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August 11, 2014
Rear Lever Shocks
[Click the pics for a better view]
In anticipation of assembling the rear suspension soon, I dug out the rear shocks.
TR6, like many British cars of the era, used Armstrong lever type
dampers (shock absorbers to us Americans). These units use two
adjacent cylinders with pistons that move in a see-saw fashion
controlled by the lever arm, which is in turn attached to the trailing
arm of the rear suspension. Hydraulic oil is pumped back and
forth between the cylinders, but is restricted by a metering valve.
The metering valve is seperately adjustable for each direction of
oil flow, thus allowing for independent setting of damping stiffness
for jounce (bump) and rebound motions.
shocks were grimy and dirt-caked, but the main thing I was looking for
initially is evidence of leaking from around the lever arm shaft.
I didn't really see any, but I delayed any celebration until I
could look at them more closely. There was no doubt that the links were deceased, though.
some cleanup and bead blasting, I checked out the action of the lever
arms. Firm but smooth motion throughout the 90 degree arc of the
arms told me that these units might just be serviceable. The
units may not be originals, but early 80s replacements. If so,
they didn't have many miles on them. When I removed the caps, I was really happy to find both shocks still filled to the top with oil.
these shocks are not considered DIY repairable, I was prepared to give
it a try anyway if necessary. A typical failure mode is leaking
around the arm shaft, which apparently has a rudimentary bearing and no
real seal. Commercial rebuilders often machine the body to accept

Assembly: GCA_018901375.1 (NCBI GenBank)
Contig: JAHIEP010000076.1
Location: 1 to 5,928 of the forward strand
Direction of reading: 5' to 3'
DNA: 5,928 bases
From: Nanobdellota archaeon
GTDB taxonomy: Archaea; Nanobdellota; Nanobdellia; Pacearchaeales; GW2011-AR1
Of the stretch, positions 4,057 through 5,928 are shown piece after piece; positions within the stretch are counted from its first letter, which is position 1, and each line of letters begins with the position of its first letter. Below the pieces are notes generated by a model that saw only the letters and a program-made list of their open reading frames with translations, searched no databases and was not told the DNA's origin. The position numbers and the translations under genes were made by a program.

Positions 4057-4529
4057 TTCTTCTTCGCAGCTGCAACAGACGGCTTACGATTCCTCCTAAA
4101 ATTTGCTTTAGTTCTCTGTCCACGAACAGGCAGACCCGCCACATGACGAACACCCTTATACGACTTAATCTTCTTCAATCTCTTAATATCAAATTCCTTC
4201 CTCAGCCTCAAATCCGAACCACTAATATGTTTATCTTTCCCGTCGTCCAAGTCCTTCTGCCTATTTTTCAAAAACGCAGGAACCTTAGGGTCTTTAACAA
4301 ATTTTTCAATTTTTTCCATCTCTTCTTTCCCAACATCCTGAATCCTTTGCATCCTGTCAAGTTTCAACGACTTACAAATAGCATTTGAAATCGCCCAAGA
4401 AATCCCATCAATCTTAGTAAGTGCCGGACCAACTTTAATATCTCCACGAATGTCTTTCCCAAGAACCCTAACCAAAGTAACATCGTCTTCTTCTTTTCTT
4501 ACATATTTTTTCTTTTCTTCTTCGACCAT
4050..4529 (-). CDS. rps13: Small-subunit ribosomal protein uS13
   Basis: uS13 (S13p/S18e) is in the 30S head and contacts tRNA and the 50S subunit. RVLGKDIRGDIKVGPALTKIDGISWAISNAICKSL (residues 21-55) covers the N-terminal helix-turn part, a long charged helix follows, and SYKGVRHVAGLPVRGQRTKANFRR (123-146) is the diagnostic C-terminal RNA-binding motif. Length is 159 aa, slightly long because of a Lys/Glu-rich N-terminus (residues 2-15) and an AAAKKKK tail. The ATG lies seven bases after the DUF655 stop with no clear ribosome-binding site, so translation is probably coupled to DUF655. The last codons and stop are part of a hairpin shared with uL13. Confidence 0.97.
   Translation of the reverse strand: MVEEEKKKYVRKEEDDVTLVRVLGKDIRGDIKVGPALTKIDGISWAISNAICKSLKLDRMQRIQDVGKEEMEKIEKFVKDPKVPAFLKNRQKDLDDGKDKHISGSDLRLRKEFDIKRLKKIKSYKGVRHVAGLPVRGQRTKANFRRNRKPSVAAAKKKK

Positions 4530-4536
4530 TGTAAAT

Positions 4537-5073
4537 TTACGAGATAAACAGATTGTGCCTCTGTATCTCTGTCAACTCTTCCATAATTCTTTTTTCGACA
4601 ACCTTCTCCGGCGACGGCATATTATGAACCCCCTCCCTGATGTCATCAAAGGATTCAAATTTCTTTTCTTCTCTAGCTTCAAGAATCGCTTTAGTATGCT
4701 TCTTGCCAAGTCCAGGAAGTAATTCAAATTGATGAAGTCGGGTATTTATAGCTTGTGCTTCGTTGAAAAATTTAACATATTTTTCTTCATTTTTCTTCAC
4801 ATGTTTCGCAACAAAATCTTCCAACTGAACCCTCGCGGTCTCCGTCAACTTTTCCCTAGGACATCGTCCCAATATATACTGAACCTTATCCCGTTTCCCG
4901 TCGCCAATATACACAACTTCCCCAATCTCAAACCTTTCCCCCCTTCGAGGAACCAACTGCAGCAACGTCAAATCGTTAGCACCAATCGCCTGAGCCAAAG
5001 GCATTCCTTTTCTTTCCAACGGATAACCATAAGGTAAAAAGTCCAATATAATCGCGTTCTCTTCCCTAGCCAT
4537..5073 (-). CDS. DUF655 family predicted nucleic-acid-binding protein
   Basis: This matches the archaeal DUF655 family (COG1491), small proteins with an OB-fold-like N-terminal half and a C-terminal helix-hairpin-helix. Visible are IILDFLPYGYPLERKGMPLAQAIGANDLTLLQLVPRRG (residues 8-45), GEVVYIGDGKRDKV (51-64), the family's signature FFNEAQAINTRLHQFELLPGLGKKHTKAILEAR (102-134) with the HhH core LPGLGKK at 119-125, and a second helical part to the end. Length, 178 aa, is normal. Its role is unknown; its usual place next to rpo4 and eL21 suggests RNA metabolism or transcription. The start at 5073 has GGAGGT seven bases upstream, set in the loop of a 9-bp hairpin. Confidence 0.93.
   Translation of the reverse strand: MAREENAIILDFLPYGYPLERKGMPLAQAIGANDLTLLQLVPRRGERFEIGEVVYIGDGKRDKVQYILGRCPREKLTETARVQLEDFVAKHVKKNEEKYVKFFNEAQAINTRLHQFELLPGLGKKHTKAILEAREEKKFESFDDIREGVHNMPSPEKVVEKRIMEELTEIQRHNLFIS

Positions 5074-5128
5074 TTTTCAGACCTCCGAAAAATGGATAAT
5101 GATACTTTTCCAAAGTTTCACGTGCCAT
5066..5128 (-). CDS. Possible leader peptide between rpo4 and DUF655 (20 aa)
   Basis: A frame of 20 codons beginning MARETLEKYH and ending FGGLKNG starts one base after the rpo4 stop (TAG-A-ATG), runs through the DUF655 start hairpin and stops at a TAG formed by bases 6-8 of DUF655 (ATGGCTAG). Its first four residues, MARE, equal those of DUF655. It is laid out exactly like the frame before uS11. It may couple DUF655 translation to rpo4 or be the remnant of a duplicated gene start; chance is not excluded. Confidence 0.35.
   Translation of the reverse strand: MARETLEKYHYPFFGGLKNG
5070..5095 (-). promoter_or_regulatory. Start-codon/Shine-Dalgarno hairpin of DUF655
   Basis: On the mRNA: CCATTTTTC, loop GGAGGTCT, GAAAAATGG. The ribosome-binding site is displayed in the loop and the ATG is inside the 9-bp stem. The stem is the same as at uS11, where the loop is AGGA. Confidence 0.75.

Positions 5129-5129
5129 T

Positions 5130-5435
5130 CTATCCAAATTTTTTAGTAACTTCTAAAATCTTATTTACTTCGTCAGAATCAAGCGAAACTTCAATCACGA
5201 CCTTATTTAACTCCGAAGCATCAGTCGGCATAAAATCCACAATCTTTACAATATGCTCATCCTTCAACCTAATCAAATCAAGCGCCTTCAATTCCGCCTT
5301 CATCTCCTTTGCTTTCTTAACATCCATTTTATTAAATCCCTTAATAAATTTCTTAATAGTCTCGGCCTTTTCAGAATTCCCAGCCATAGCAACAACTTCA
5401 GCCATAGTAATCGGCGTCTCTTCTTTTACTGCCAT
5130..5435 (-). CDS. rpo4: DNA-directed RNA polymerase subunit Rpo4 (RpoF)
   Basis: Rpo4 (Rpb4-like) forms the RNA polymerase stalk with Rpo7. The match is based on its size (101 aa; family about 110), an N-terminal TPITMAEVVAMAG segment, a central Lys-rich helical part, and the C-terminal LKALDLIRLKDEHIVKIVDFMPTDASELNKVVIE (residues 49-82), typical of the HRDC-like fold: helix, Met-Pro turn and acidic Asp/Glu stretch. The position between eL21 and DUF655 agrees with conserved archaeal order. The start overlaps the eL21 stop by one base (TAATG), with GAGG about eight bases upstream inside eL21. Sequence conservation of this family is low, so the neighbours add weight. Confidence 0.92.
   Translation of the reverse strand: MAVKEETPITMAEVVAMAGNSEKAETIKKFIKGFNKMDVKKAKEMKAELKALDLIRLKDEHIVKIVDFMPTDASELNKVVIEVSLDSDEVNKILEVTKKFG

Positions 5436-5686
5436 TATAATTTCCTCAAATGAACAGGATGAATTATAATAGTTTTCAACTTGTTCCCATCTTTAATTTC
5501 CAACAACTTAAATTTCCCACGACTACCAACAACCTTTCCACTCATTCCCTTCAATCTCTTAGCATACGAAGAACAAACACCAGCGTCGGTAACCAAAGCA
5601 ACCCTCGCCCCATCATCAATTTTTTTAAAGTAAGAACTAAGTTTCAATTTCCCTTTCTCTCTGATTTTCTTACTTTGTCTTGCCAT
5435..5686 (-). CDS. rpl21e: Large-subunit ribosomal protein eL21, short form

a better bearing and a true oil seal, which is what I would have
attempted. This was moot, though, since the shocks apparently
didn't need any repairs.
did decide to flush out the units and replace the 30+ year old oil with
fresh fluid. It would also make sense to replace a few rubber
parts along the way. The fluid gets drained by removing the body
cap and the valve assembly and pumping the arm over a catch basin.
The body caps get a routine linishing to maks sure they are flat.
valve assembly has two O rings--a smaller one to make sure the flow
from one cylinder and the other goes through the valve and not around
it, and a larger one to seal the valve assembly in the body. The
O rings are industrial sizes -111 and -113, respectively. I
didn't do any adjustment of the valve at this point, but if I had, the
jounce damping is controlled by the shims under the large copper
colored spring. while rebound stiffness is set by turning the nut at
the top of the smaller, longer spring. The pic shows the assembly
with new O rings. The one shim was from the factory. This
must vary, since the valve on the other side didn't have any shims.
draining, and flushing a few times with mineral spirits, I primed and
painted the bodies, replated the hardware, and made new cork gaskets
for the body caps.
These are the units ready for refilling.
found the quickest way to refill the shocks is to fill the cylinders
first through the valve cavity. With the shock mounted sideways
and the valve removed, oil is put into the valve cavity, and the arm
pumped. This is repeated until the level of oil in the cavity
doesn't fall with movement of the arm, and no more bubbles are seen.
The movement of oil from one cylinder to the other can be plainly
seen in the cavity. The valve assembly is then inserted and
Lastly, the reservoir is filled.
Now it's on the shelf for these dudes until I need them for the rear suspension build.
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